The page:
The International Size Acceptance Association Presents
The Respect Fitness Health Initiative

The Solution To The Worldwide "Obesity Epidemic"

RESPECT: Because you must respect yourself in order to succeed

Self-respect and self-esteem are fundamental parts of the human psyche. They are essential keys to unlocking human potential. When people feel good about themselves and become secure in who they are, they are able to look beyond their current circumstances and dream of a better life. Once they begin to dream, armed with self-confidence, they can accomplish practically anything they can imagine.

In contrast, when people are ignored or berated and belittled, whatever self-esteem they have is systematically dismantled and destroyed over time. People in these circumstances invariably withdraw from others, feeling unwanted and unloved. They can become self-loathing, bitter and dispairing. Under the most extreme prejudice, people have become suicidal.

ISAA contends that every human being is deserving of a fundamental level of respect.

People who are considered "overweight" or "obese" are often the focus of insult, scorn and discrimination. This is terribly alienating for the person who is fat (or perceived as fat) and that person, simply wanting to be better accepted, will usually try to diet off the weight. This leads to cyclical "yo-yo dieting" because the body changes during weight loss dieting (metabolism slows, fat storage ability increases) and once the person ends their diet, the weight will invariably come back, usually with more weight. This is extremely frustrating, discouraging and humiliating to the person dieting. That person and the people around them will not understand the biological reasons for the failure of the diet and the dieter will end up with the blame for the failed diet. So the person will try to diet again and again and again. This leads to significant weight gains.

In contrast, had the person been encouraged to feel better about themselves, become more fit at the size they are and discover healthier food choices, they most certainly would not have dieted themselves 50 to 100 pounds (or more) heavier, straining their body in the process. The person who feels better about themselves and is properly encouraged (not badgered or intimidated) towards healthy habits will be a more productive person, a better employee, more fun to be around and have an overall better outlook on life.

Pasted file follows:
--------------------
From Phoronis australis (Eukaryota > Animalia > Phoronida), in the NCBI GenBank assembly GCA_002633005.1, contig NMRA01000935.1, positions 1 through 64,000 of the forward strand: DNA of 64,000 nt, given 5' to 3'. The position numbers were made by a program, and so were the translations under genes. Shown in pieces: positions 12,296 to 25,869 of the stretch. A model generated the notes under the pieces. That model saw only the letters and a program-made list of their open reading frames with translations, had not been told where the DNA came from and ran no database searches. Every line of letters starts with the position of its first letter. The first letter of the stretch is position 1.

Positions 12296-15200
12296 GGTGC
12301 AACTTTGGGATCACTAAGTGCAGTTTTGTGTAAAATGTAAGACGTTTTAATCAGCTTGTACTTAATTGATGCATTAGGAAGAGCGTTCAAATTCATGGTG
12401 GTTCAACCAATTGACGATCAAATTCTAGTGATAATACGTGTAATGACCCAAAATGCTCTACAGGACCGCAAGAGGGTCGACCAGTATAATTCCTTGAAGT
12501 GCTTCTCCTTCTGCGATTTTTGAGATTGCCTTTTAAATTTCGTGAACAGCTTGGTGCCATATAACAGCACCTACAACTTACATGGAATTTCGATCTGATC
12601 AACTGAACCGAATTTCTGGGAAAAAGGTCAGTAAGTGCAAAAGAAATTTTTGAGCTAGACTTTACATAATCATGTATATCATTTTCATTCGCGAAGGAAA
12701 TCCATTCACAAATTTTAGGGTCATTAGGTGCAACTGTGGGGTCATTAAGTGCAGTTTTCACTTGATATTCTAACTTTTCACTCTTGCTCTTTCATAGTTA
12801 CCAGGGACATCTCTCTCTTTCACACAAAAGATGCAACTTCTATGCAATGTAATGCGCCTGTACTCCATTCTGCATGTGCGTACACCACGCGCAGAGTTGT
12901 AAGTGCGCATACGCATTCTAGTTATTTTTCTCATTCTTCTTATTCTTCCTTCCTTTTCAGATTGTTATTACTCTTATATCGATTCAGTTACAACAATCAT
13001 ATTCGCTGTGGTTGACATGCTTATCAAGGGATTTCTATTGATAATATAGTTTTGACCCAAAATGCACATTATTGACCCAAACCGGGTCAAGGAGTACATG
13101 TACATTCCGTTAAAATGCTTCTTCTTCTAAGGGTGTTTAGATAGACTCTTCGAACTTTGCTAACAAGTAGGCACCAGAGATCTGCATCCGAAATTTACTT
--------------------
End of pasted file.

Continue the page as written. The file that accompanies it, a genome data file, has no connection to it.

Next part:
FITNESS: Because people of all sizes can become more fit

Despite claims to the contrary, people do not have to become slim to become fit; it is possible to be "fit and fat" at the same time. According to a 1995 Cooper Institute Study of 45,000 men, fat men who were fit lived longer than thin men who were not fit. Basic low impact exercise such as walking, swimming and even gardening can have a very noticable and positive effect on the human body, when maintained on a semi-regular basis (several times a week). Even though the body may not become slimmer, it will become more fit. In fact, some weight may actually be gained as muscle is gained because muscle weights more than fat. Energy and stamina will be gained as well. As people become more fit, their chances of living longer increase.

People who are very large can usually do some form of exercise, even if their mobility is limited. The same goes for people who are physically disabled. There are quite a variety of low to moderate level exercises that many people can do.

ISAA is committed to helping encourage people of all sizes to strive for higher levels of fitness and improve their overall quality of life.

HEALTH: Because everyone could benefit from healthier food choices

Modern work and family schedules are astoundingly fast and frantic, leaving little time for home-cooked or healthy meals. With a fast food outlet on every corner and commercials on every local and cable channel, their availability, convenience and low prices are both compelling and seemingly unavoidable. This, combined with a decrease in physically demanding jobs, the invention of mass transportation, computers, video games and the internet have resulted in less physically active societies that are also eating less and less healthily.

And yet, it is possible to make healthy food choices that are not rigorously time-consuming.

ISAA is committed to helping inform the public about healthier food choices.

If you have questions, please e-mail ISAA at: